Yes true but it obviously focuses the minds of the people setting up the investment. Which is what I'm concerned about. But I want to get my money back.

Steve_ May 31st 2012 5:41 pm

Re: Getting money back from EB-5 investment
 

Originally Posted by Boiler (Post 10088991)
Cheap for a GC.

Honestly that is somewhat a secondary concern anyway. At least for me.

Steve_ May 31st 2012 5:48 pm

Re: Getting money back from EB-5 investment
 

Originally Posted by 411 (Post 10089086)
I agree but the use of the 10,000 available visas yearly is growing exponentially. Im wandering how they will deal with the cap being met perhaps they will start finding undue faults with applications :frown:

Well the impression I'm getting from reading the posts on here and also all the USCIS blurb of late is that they're super keen to get people to invest because the quota was unused, so they've put more people on it, and the end result has been more bureaucratic nit-picking which is actually counterproductive! :lol:

It's just the investments themselves now look much more attractive because they're usually under the auspices at some point of some local govt. entity and the rates of return were never that exotic but at the moment they look quite good.

But one assumes at some point they will go back to looking rather unimpressive so an exit strategy is important.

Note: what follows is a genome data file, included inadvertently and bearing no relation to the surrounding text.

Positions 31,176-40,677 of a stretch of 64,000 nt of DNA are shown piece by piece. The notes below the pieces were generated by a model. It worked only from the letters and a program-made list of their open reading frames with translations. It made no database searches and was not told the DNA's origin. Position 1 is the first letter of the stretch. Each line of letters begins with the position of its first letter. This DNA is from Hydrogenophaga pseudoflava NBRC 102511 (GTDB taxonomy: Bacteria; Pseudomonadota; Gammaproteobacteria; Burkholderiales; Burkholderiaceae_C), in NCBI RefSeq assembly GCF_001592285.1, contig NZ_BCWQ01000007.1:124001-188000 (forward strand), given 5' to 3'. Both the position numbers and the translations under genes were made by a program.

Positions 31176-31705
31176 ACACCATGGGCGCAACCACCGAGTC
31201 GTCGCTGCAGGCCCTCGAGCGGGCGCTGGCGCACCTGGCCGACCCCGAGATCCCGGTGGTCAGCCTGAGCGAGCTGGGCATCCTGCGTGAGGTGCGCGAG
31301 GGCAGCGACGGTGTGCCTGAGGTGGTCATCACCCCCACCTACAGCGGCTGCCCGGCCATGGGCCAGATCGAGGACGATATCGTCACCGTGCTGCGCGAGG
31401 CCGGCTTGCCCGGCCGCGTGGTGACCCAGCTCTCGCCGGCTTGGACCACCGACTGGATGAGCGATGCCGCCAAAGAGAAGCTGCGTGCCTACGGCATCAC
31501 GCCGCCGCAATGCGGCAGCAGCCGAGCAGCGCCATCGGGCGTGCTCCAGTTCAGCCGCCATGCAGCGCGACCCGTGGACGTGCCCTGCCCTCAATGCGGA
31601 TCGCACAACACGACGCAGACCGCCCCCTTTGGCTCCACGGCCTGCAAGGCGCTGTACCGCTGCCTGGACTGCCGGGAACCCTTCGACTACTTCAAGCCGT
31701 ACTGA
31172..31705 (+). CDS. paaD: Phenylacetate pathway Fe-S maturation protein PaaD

However from an immigration standpoint, I have no doubt more people will want to use EB-5, if only because the Canadian IIP now has a much higher investment amount required. But the IIP is less risky than EB-5.

From the standpoint of a Canadian the quality of the investment is more important and getting LPR status is less important than for other immigrants.

411 Jun 1st 2012 11:22 am

Re: Getting money back from EB-5 investment
 
Well sunset for the EB5 is september hopefully I can get my EB5 application shoved in before then :sneaky:
I agree return is most important, im buying undervalued commercial real estate as part of the required $500K investment. I purchased a 2500sf building 4 miles from LAX for $170K working on a short sale chiropractors office on 7500 sf lot close by. Once I get that ill put my business plan together. Exit strategy? appreciated real estate. Rate of return? entirely up to how hard I intend to work the business... but Im almost certain that it will be above 4% considering that just leasing either premises gives a yield of about 11%

S Folinsky Jun 1st 2012 3:52 pm

Re: Getting money back from EB-5 investment
 
Some general comments: